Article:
But Shirin Ebadi, who leads the group, tells RFE/RL that her group has been operating in Iran legally.
Ebadi is a lawyer by profession. She says she thinks it is the Interior Ministry's statement that violates Iranian law.
"Under Article 26 of Iran's constitution, nongovernmental organizations, associations, and parties that observe the law and do not disrupt public order are free to [pursue] their activities," Ebadi says. "In that regard, I must say that the Center of Human Rights Defenders needs no permit because it is active in promoting human rights in Iran and defending the cases of political prisoners and prisoners of conscience without [charging any] fees."
Nevertheless, her group applied for a permit with the Interior Ministry four years ago. But Ebadi says that official assurances at the time proved worthless.
"They agreed with the establishment of the center. We showed our charter, [and] they said there were a few minor problems that we removed. It was decided that within 15 days they would give us a permit to operate. But it has been four years, and they haven't issued [such a permit]. I'm really sorry that they never gave us a permit -- either under the government of [former President] Mohammad Khatami or under the government of [current President] Mahmud Ahmadinejad."
The Center of Human Rights Defenders was founded by Ebadi and several other leading Iranian rights advocates in 2002.
Other founders include Abdolfatah Soltani -- who was recently sentenced to five years in prison -- and Mohammad Ali Dadkhah, Mohammad Seyfzadeh, and Mohammad Sharif.
The French government awarded the center the French Human Rights Prize in December 2003.
The center has been critical in its reports and statements of human rights violations in Iran.
In one of its latest statements, the Center of Human Rights Defenders called for an independent investigation into what it calls the "suspicious" death of jailed former student protest leader Akbar Mohammadi. Mohammadi died in prison on July 30 following a hunger strike.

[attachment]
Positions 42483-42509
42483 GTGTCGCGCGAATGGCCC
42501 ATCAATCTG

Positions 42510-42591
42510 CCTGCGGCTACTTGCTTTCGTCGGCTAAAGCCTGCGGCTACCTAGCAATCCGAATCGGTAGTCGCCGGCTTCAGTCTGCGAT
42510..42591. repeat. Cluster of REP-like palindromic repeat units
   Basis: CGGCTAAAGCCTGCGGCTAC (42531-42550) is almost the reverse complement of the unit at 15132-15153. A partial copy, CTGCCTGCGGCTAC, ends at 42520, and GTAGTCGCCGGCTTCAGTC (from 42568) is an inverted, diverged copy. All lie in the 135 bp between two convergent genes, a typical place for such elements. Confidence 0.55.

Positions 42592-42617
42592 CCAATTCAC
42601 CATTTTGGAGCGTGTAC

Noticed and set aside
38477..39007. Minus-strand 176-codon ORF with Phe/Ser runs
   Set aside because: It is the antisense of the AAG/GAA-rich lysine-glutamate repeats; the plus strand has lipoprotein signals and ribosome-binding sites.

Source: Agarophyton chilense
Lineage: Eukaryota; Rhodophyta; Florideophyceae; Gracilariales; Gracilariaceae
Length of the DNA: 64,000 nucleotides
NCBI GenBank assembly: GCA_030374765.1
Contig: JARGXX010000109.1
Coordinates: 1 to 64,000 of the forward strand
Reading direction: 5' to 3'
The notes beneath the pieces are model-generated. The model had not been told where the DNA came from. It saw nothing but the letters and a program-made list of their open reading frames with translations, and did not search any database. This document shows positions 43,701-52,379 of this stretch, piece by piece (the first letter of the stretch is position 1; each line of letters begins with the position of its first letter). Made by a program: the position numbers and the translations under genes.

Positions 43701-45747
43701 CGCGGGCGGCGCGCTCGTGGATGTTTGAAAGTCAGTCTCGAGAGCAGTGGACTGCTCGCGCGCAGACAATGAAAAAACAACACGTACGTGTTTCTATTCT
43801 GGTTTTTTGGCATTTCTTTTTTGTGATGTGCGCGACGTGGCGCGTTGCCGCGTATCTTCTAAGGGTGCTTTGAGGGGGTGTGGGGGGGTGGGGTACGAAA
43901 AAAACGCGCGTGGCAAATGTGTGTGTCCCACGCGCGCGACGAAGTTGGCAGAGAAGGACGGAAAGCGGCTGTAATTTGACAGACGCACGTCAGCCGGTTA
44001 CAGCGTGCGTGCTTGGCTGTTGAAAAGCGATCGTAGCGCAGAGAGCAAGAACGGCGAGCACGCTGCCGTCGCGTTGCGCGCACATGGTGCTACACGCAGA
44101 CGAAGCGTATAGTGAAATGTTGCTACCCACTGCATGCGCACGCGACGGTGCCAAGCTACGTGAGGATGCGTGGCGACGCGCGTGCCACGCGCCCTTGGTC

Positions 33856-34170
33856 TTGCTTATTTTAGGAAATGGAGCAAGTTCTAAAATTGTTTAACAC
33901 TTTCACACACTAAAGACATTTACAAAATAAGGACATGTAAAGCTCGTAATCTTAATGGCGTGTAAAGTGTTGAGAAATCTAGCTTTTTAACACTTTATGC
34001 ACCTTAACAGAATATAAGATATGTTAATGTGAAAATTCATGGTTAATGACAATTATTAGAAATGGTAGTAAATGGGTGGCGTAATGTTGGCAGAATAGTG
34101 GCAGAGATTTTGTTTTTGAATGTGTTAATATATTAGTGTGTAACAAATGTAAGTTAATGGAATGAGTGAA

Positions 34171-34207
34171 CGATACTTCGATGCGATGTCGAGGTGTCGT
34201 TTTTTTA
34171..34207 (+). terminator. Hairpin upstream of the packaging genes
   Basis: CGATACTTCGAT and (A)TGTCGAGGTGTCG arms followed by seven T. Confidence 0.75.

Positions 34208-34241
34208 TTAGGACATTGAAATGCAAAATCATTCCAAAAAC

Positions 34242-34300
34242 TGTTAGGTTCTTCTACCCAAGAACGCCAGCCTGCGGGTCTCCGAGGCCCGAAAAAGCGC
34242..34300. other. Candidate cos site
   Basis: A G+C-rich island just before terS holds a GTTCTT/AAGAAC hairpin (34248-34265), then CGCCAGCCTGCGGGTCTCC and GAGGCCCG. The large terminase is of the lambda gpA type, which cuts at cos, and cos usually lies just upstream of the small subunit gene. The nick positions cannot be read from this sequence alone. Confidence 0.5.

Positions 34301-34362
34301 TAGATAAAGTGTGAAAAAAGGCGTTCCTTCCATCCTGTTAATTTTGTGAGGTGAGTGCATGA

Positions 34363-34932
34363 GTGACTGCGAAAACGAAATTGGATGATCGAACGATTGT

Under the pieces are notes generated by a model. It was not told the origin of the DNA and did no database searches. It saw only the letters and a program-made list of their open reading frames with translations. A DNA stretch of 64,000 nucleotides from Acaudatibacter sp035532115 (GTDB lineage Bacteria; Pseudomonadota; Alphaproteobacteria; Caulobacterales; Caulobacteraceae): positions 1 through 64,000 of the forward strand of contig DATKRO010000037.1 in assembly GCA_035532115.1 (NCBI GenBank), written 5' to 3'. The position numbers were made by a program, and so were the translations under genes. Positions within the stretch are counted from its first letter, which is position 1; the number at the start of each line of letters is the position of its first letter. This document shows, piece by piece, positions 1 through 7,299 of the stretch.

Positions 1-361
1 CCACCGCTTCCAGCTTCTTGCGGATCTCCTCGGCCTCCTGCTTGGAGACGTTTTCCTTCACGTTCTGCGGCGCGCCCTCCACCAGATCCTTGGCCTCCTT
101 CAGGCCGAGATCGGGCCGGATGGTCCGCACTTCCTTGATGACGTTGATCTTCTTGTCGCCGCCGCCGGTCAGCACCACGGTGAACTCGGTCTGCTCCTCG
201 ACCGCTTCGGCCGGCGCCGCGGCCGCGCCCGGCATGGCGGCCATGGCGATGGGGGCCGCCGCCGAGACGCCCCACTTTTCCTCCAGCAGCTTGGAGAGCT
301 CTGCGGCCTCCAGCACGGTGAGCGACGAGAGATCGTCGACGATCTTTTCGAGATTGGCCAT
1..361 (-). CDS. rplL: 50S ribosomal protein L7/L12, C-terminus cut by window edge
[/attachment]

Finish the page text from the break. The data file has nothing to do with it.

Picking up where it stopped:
The center has defended activists and dissidents -- including prominent journalist Akbar Ganji, who was freed in March after spending more than five years in jail.
The center also represented the family of slain Iranian Canadian photojournalist Zahra Kazemi, who died after her interrogation at Tehran's notorious Evin prison.
But Ebadi considers her group's biggest achievement to be its role in raising public awareness about human rights issue.
"We showed society the value of defending human rights," Ebadi says. "We told society that whoever works for human rights is not alone -- the Center of Human Rights Defenders will protect [them]."
Four years after the establishment of the center, the Interior Ministry has warned that its members could face "prosecution" if they continue their activities.
Fellow founder Soltani was recently sentenced to five years for allegedly disclosure of classified information and involvement in what authorities have termed "propaganda against the regime."
Soltani has denied the charges and accused officials of persecuting him over his rights activities.
The center's other members have reportedly also come under pressure in connection with their work.
Determined To Continue
Shirin Ebadi has complained in the past of death threats.
She tells RFE/RL that human rights work in Iran is not "easy," but she says her center is determined to continue its activities.
"All of our activities are in accordance with Iranian laws," Ebadi says. "There is no reason to suspend or stop them."
Ebadi says her group will pursue all legal channels to exercise its rights.
The Center of Human Rights Defenders is a member of the Paris-based International Federation of Human Rights.
Iran's official ban is likely to provoke condemnation among international human rights advocates, who have frequently targeted Iran for perceived abuses.
But there is little indication that officials in Tehran will be listening.
Women In Iran
Women in Tehran (epa file photo)
CALLING FOR MORE RIGHTS: Although women played key roles in Iran's 1979 Islamic Revolution, the place of women in post-revolutionary society has been a vexing question. Iranian women have struggled to bring attention to their calls for greater rights in their country's rigid theocratic system, calls that have often clashed with the values proclaimed by conservatives in society. (more)
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